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Journal Article
Crystallization and preliminary X-ray diffraction analysis of two pH-dependent forms of a di-haem cytochrome c peroxidase from Pseudomonas nautica, Dias, João M., Bonifácio Cecília, Alves Teresa, Moura José J. G., Moura Isabel, and Romão Maria João , Acta Crystallographica Section D, Volume 58, Number 4, p.697-699, (2002) AbstractWebsite
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Cytochrome b5 reductase is the component from neuronal synaptic plasma membrane vesicles that generates superoxide anion upon stimulation by cytochrome c, Samhan-Arias, A. K., Fortalezas S., Cordas C., Moura I., Moura J. J. G., and Gutierrez-Merino C. , Redox Biol, Volume 15, p.109-114, (2018)
Cytochrome c nitrite reductase from Desulfovibrio desulfuricans ATCC 27774. The relevance of the two calcium sites in the structure of the catalytic subunit (NrfA), Cunha, C. A., Macieira S., Dias J. M., Almeida G., Goncalves L. L., Costa C., Lampreia J., Huber R., Moura J. J., Moura I., and Romao M. J. , J Biol Chem, May 9, Volume 278, Number 19, p.17455-65, (2003) AbstractWebsite

The gene encoding cytochrome c nitrite reductase (NrfA) from Desulfovibrio desulfuricans ATCC 27774 was sequenced and the crystal structure of the enzyme was determined to 2.3-A resolution. In comparison with homologous structures, it presents structural differences mainly located at the regions surrounding the putative substrate inlet and product outlet, and includes a well defined second calcium site with octahedral geometry, coordinated to propionates of hemes 3 and 4, and caged by a loop non-existent in the previous structures. The highly negative electrostatic potential in the environment around hemes 3 and 4 suggests that the main role of this calcium ion may not be electrostatic but structural, namely in the stabilization of the conformation of the additional loop that cages it and influences the solvent accessibility of heme 4. The NrfA active site is similar to that of peroxidases with a nearby calcium site at the heme distal side nearly in the same location as occurs in the class II and class III peroxidases. This fact suggests that the calcium ion at the distal side of the active site in the NrfA enzymes may have a similar physiological role to that reported for the peroxidases.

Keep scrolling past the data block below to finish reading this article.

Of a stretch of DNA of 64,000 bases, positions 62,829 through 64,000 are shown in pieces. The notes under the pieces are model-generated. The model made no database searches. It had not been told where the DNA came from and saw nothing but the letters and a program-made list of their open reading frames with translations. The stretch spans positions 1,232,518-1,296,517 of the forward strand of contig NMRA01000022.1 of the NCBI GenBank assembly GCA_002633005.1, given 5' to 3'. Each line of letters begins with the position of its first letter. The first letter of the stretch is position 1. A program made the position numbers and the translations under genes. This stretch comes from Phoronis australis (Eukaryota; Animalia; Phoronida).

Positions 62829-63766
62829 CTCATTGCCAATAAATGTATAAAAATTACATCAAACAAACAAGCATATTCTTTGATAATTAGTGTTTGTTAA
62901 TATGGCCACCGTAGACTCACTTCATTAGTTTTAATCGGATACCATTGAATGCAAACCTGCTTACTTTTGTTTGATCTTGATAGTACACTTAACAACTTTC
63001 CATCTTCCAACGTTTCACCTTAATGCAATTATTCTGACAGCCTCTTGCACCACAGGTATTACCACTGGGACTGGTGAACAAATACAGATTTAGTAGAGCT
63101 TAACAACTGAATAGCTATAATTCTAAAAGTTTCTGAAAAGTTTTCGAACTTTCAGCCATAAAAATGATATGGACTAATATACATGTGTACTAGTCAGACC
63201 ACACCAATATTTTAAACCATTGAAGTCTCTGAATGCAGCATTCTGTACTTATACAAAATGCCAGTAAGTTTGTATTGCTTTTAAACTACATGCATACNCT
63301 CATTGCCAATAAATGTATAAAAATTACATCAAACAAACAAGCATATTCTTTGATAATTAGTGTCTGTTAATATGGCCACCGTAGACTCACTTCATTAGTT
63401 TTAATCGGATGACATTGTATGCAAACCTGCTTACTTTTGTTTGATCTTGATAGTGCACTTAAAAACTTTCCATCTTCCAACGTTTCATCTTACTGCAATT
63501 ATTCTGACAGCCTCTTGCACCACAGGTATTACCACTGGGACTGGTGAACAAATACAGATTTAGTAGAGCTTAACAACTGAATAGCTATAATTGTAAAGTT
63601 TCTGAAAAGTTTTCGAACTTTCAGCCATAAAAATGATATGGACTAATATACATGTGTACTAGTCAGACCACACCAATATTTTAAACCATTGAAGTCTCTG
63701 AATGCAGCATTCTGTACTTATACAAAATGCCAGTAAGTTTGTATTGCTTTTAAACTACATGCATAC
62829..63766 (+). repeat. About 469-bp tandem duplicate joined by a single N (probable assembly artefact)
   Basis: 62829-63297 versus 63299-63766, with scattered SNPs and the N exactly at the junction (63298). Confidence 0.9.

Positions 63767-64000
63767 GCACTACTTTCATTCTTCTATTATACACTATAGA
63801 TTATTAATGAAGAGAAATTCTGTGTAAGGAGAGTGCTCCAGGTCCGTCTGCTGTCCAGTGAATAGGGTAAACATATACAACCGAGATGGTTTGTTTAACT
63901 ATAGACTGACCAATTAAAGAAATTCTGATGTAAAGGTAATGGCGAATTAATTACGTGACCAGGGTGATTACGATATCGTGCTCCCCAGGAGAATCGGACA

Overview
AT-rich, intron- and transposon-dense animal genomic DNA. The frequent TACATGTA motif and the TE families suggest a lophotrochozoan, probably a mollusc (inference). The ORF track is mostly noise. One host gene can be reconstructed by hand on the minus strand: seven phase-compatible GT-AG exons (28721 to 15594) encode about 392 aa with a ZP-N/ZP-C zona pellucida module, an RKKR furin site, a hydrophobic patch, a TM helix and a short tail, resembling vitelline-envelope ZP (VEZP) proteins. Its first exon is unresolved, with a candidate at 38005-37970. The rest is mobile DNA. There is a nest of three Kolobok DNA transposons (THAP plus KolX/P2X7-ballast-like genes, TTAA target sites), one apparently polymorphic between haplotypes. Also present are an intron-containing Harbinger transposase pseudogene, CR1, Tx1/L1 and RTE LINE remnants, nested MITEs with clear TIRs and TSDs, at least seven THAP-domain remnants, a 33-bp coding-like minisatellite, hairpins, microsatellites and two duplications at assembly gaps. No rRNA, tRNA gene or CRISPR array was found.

A cytochrome c peroxidase from Pseudomonas nautica 617 active at high ionic strength: expression, purification and characterization, Alves, T., Besson S., Duarte L. C., Pettigrew G. W., Girio F. M. F., Devreese B., Vandenberghe I., Van Beeumen J., Fauque G., and Moura I. , Biochimica Et Biophysica Acta-Protein Structure and Molecular Enzymology, Oct 12, Volume 1434, Number 2, p.248-259, (1999) AbstractWebsite

Cytochrome c peroxidase was expressed in cells of Pseudomonas nautica strain 617 grown under microaerophilic conditions. The 36.5 kDa dihaemic enzyme was purified to electrophoretic homogeneity in three chromatographic steps. N-terminal sequence comparison showed that the Ps. nautica enzyme exhibits a high similarity with the corresponding proteins from Paracoccus denitrificans and Pseudomonas aeruginosa. UV-visible spectra confirm calcium activation of the enzyme through spin state transition of the peroxidatic haem. Monohaemic cytochrome c(552) from Ps. nautica was identified as the physiological electron donor, with a half-saturating concentration of 122 mu M and allowing a maximal catalytic centre activity of 116 000 min(-1). Using this cytochrome the enzyme retained the same activity even at high ionic strength. There are indications that the interactions between the two redox partners are mainly hydrophobic in nature. (C) 1999 Elsevier Science B.V. All rights reserved.